A day after it announced Bengal election dates - spread over eight phases starting March 27 - the Election Commission on Saturday replaced the top cop in charge of law and order for the state.
Jawed Shamim, Additional Director-General (Law & Order) of Bengal Police, effectively second only to the Director-General of Police, was shunted to head the fire services department. Jag Mohan, who was Director-General (Fire Services), has replaced Mr Shamim.
"Both are very good officers but we sense a political motive could be behind the move," Trinamool MP Saugata Roy said.
The reshuffle came hours after a team of BJP leaders met the Chief Electoral Officer in Kolkata to allege that Trinamool goons had broken into a godown and vandalised several vehicles assigned by the BJP to travel all over Bengal as part of a campaign launched by party chief JP Nadda
BJP leader Swapan Dasgupta said they had also complained about a set of of police officers in Bengal who were not cooperating with BJP.
"We have asked the Kolkata Police Commissioner for an appointment but he has still not found time to meet us," Mr Dasgupta said.
News of the transfer of Jawed Shamim came soon after.
Mr Shamim was one of 24 officers reshuffled on February 7 by the Mamata Banerjee government.
Some prominent officers transferred at that time included Gyanwant Singh who was ADG (Law and Order) before being replaced by Mr Shamim. Kolkata Police commissioner Anuj Sharma was sent to the CID and replaced by Somen Mitra just two weeks ago.
On February 11, when Left supporters were on a march to the state secretariat, the police had lathi charged them on Kolkata's Chowringhee Road. Mr Shamim had rushed to the spot.
His presence had drawn the notice of governor Jagdeep Dhankhar, who tweeted asking what the ADG (Law and Order) of Bengal Police was doing at the site of an incident in Kolkata Police jurisdiction.
Before moving to Bengal Police, Mr Shamim was Special Commissioner 1, Kolkata Police.
On Friday the Election Commission said Bengal elections would be spread over eight phases because over concerns - voiced loudest by the opposition BJP - of electoral violence. The poll body, however, declined to say why voting had been stretched out, but suggested security played a role in the matter.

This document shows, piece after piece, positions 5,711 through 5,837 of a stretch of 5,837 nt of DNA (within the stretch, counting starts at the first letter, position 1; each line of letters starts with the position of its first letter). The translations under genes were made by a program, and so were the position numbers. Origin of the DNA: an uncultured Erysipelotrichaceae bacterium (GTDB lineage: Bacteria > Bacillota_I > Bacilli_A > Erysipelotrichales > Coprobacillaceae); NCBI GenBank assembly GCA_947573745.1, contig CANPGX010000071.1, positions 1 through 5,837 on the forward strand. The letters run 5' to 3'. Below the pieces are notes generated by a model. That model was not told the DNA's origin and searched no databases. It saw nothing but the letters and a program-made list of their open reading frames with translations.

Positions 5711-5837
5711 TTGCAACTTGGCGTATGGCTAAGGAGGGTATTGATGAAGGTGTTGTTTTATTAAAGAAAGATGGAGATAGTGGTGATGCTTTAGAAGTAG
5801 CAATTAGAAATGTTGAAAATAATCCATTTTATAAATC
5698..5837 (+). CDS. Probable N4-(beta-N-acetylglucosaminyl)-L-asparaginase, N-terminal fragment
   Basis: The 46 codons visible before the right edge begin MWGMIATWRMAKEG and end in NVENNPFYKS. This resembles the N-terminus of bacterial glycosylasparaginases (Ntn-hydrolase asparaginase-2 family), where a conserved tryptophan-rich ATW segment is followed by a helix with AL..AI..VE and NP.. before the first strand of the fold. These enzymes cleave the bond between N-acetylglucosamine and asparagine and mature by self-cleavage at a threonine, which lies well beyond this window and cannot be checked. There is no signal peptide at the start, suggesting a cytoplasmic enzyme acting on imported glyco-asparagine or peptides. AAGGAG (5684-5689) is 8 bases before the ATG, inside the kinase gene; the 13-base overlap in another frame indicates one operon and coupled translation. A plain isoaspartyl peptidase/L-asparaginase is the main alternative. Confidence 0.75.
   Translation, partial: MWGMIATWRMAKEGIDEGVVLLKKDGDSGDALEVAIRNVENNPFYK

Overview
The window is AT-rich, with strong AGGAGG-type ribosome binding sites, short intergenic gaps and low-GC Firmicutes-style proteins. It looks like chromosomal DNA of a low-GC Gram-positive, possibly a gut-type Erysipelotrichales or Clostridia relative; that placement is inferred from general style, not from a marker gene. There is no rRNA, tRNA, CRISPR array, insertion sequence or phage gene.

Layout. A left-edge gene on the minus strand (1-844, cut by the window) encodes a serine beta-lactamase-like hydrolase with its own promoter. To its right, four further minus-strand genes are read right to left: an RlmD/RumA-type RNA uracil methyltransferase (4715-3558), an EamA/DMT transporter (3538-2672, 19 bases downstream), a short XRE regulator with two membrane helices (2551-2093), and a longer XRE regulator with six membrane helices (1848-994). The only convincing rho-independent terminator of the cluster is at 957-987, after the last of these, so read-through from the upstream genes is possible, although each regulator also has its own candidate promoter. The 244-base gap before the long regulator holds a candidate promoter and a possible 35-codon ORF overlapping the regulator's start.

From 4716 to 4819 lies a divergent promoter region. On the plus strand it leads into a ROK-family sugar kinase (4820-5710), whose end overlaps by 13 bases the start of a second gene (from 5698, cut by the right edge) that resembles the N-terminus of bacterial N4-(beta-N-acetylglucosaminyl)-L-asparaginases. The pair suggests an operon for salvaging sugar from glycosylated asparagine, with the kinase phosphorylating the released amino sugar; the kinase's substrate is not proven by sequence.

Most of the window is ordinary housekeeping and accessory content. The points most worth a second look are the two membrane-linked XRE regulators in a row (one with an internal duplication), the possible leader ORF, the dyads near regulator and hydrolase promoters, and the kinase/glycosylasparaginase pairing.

"We avoid taking names of political parties. We had an assessment of law and order on several factors. Last time it was seven phases, so eight is not a big deal," outgoing Chief Election Commissioner Sunil Arora said.
West Bengal Chief Minister Mamata Banerjee - who pointed out that Tamil Nadu (which has a similar number of seats) would vote in one phase - has questioned the move.
"This is as per BJP requisition. My question to the Election Commission is, tell me why half a district will elections on one day and the other half on another day? Because we are strong in South 24 Parganas, they are holding elections in three phases," Ms Banerjee said.
The results of the Bengal election will be declared on May 2.
West Bengal is geared up for a closely-watched contest between a surging BJP and the state's ruling Trinamool Congress.
The BJP has pulled out all the stops, with Prime Minister Narendra Modi, Home Minister Amit Shah and others holding frequent rallies, to unseat Chief Minister Mamata Banerjee.
While the BJP has gathered remarkable momentum in the run-up, investing money, time, and energy, the Trinamool has strived to dub it an "outsider" party that doesn't understand West Bengal. The poll campaign, till now, has been largely vitriolic.